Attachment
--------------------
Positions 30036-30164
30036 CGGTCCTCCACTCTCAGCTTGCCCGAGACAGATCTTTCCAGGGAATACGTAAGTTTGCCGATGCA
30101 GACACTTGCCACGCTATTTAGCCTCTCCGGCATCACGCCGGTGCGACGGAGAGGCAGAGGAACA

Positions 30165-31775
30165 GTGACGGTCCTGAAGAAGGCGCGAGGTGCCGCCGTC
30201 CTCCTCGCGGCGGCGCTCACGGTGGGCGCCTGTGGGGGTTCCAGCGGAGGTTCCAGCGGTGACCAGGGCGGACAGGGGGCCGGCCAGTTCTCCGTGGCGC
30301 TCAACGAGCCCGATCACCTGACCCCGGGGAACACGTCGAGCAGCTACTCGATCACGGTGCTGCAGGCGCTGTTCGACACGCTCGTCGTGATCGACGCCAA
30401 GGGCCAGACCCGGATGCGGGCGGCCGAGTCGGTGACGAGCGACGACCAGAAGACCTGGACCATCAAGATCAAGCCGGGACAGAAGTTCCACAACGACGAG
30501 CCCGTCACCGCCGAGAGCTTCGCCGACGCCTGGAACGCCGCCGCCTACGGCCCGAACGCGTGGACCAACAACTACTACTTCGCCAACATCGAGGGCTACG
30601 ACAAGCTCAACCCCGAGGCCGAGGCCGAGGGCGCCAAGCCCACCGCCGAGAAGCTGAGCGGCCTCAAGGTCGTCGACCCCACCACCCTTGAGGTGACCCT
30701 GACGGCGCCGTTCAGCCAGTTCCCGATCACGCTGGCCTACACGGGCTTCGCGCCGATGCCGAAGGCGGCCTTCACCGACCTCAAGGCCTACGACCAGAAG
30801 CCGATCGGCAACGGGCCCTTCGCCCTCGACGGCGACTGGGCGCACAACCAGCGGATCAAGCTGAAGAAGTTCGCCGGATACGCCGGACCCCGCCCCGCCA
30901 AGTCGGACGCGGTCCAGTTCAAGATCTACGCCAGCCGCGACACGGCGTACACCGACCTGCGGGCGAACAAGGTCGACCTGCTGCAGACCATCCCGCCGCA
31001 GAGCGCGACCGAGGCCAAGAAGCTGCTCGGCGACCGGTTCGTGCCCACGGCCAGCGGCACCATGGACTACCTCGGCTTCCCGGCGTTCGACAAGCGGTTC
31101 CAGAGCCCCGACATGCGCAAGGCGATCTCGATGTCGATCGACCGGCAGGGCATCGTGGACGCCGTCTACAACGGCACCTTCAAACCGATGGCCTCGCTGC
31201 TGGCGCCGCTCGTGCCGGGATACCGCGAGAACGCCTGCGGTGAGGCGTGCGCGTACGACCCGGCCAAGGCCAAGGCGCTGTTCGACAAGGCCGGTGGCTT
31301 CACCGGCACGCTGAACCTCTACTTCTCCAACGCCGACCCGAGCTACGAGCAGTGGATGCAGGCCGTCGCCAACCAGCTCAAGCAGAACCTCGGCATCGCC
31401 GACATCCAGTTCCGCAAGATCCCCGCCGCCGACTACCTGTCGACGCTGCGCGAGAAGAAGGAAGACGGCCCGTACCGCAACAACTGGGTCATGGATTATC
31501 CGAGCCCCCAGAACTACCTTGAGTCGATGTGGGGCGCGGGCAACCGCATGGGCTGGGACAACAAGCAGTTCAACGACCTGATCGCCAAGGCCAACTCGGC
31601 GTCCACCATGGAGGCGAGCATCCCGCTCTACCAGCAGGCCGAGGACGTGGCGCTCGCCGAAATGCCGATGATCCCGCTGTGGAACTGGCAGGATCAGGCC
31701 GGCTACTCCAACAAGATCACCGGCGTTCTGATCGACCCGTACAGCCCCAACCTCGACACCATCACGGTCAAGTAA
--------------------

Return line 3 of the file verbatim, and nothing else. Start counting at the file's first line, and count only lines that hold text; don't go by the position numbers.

30101 GACACTTGCCACGCTATTTAGCCTCTCCGGCATCACGCCGGTGCGACGGAGAGGCAGAGGAACA